From left to right, there's a progression in time from the beginning in void to the post-world end where enlightenment dominates, yet cannot eliminate the unknown.
Does the story arc get interrupted, or obscured? And is this burst of pain an event in time, or a constant element? Is the wound in the middle opening or closing? Does pain orient or distract?
In retrospect, I may be guilty of being quite influenced by other brands I like. I was not consciously thinking of these when I was working on this design, so I'm not sure how much is my fault and how much is convergence/overlap. - Black triangle on top-left, yellow on the right: I have previously considered myself anarcho-capitalist. - red and black Quaker star: I don't know what the Quaker star symbolizes, but I like the connotations of humility, principles, service, and insistence on a kinder future. I don't "identify" as anything religious, but I occasionally attend the local Friends' Meeting.
The result also reminds me of Jordan Peterson's work: in a world made of chaos, order, suffering, and matter, one needs a negative motivation, a positive motivation, a foundation to stand on, and a direction in which to go. "Life is suffering," but what you do about that is up to you.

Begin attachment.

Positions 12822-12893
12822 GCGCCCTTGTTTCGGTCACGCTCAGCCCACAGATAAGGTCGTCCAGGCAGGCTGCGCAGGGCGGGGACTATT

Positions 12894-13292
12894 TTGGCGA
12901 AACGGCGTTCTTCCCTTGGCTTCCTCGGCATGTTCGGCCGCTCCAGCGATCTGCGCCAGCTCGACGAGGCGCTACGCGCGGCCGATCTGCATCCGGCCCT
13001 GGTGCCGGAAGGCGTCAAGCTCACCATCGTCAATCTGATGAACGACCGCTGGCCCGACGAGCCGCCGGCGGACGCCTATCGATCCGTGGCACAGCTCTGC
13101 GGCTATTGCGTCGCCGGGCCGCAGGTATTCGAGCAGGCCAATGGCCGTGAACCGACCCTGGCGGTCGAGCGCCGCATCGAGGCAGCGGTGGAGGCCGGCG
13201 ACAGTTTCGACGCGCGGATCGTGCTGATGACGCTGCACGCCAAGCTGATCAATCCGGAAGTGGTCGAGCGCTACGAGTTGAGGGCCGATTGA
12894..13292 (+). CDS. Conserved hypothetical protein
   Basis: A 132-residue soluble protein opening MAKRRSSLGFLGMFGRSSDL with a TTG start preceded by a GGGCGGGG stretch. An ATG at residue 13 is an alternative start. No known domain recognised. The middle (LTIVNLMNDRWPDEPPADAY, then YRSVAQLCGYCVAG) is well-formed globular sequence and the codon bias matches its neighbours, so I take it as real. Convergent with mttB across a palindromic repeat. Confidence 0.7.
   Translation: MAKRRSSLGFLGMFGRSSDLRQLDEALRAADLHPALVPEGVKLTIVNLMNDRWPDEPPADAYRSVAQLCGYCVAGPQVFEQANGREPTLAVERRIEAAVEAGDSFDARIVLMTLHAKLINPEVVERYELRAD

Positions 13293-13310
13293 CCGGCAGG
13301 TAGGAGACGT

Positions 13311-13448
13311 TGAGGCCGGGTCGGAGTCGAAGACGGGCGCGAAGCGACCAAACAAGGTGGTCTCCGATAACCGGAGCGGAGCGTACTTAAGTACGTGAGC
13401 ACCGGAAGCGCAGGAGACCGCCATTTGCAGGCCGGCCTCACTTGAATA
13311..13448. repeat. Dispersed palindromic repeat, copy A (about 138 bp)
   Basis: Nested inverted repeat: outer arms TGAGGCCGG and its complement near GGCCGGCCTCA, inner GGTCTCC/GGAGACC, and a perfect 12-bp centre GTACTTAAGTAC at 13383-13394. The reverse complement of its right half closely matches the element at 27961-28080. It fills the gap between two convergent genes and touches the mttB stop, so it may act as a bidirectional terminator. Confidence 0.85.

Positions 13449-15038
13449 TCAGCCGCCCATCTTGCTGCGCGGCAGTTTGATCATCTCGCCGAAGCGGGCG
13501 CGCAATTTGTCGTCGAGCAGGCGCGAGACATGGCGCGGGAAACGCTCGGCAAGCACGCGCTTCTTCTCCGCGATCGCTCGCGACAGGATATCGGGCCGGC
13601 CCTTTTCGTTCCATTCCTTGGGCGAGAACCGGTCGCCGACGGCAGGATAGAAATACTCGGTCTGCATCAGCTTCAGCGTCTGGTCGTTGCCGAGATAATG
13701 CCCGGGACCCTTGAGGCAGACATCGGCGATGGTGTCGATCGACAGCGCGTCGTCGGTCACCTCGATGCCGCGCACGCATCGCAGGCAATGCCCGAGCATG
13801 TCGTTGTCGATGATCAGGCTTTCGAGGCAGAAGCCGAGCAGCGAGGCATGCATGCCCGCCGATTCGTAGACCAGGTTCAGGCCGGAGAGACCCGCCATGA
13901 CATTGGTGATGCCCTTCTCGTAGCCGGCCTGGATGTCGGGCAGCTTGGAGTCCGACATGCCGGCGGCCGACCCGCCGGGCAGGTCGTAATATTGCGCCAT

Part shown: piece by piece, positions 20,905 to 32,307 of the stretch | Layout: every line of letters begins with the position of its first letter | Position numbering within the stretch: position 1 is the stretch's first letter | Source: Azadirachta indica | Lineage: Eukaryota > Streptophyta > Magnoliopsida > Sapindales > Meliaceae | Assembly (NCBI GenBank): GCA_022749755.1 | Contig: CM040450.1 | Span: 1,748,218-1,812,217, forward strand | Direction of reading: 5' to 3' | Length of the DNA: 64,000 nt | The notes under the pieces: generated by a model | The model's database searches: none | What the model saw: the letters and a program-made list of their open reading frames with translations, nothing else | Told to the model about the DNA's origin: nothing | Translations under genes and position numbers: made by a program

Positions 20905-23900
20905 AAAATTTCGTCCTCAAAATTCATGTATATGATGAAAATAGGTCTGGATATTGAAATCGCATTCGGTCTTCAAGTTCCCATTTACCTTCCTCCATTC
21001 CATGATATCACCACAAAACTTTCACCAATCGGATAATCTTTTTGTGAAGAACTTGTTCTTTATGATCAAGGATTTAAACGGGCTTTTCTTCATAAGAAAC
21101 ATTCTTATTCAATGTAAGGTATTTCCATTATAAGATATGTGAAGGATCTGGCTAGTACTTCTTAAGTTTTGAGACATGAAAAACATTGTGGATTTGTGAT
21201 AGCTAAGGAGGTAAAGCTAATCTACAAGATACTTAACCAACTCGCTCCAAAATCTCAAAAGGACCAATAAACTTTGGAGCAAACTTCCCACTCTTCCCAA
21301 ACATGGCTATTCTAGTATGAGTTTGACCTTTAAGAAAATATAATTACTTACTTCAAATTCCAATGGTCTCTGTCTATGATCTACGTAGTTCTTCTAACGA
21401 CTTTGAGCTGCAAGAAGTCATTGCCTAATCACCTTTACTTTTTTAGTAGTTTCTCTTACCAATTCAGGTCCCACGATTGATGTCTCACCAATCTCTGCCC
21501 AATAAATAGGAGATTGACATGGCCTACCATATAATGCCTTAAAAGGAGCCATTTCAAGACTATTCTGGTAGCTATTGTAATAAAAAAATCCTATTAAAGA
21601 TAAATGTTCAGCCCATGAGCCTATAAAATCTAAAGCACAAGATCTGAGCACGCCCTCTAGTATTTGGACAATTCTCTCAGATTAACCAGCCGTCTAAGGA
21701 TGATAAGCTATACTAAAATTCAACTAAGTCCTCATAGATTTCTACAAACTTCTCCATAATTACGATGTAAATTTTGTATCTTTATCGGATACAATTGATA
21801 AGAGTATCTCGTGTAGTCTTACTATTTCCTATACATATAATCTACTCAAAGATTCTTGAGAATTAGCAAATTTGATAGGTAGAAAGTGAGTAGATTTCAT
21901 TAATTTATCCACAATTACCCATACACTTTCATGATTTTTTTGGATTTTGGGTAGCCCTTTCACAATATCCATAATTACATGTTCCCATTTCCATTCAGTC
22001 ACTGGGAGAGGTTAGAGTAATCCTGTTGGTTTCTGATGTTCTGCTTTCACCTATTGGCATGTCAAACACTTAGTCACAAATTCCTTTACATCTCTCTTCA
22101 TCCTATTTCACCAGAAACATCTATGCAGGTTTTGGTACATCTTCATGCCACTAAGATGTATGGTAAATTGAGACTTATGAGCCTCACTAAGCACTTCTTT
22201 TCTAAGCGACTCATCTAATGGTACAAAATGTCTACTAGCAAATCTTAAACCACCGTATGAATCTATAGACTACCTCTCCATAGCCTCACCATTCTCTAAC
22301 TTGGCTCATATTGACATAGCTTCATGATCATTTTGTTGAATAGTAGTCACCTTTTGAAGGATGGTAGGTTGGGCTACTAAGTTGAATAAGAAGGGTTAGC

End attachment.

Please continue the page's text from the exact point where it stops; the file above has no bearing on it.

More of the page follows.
Made using Amadine. An editable SVG version is here in case you want to build on it further.
Higher sensitivity and standards. People in these communities take life, responsibility, long-term planning, and suffering more seriously than usual. Some are waiting longer for the sake of being a better parent when they do have kids. It's emotionally intense, living in constant empathic contact with another person who has full depth of feeling and perception, but who starts out with little skill at reasoning, shielding, or emotional self-regulation. I'm told one doesn't fully grasp the seriousness and scope of the project until after the kids have arrived, and I suspect the non-parents in this community have a better guess than the average non-parent about how consequential, meaningful, and intensive the raising of another person will feel. That's quite a commitment!
I like this project shape: trying to keep a solved problem solved. We have functioning reefs to study. We already know some of the conditions they like. Our knowledge might not have to be as thorough to protect a system that is already working at scale compared to the level of knowledge needed to design, launch, and scale a solution to an unsolved problem.
This may be a good opportunity to ask professionals in the area about challenges to their work, since they'll already be expecting to answer questions publicly in the discussion section of the raise. In my limited experience, researchers on Experiment.com are usually delighted to talk about their work!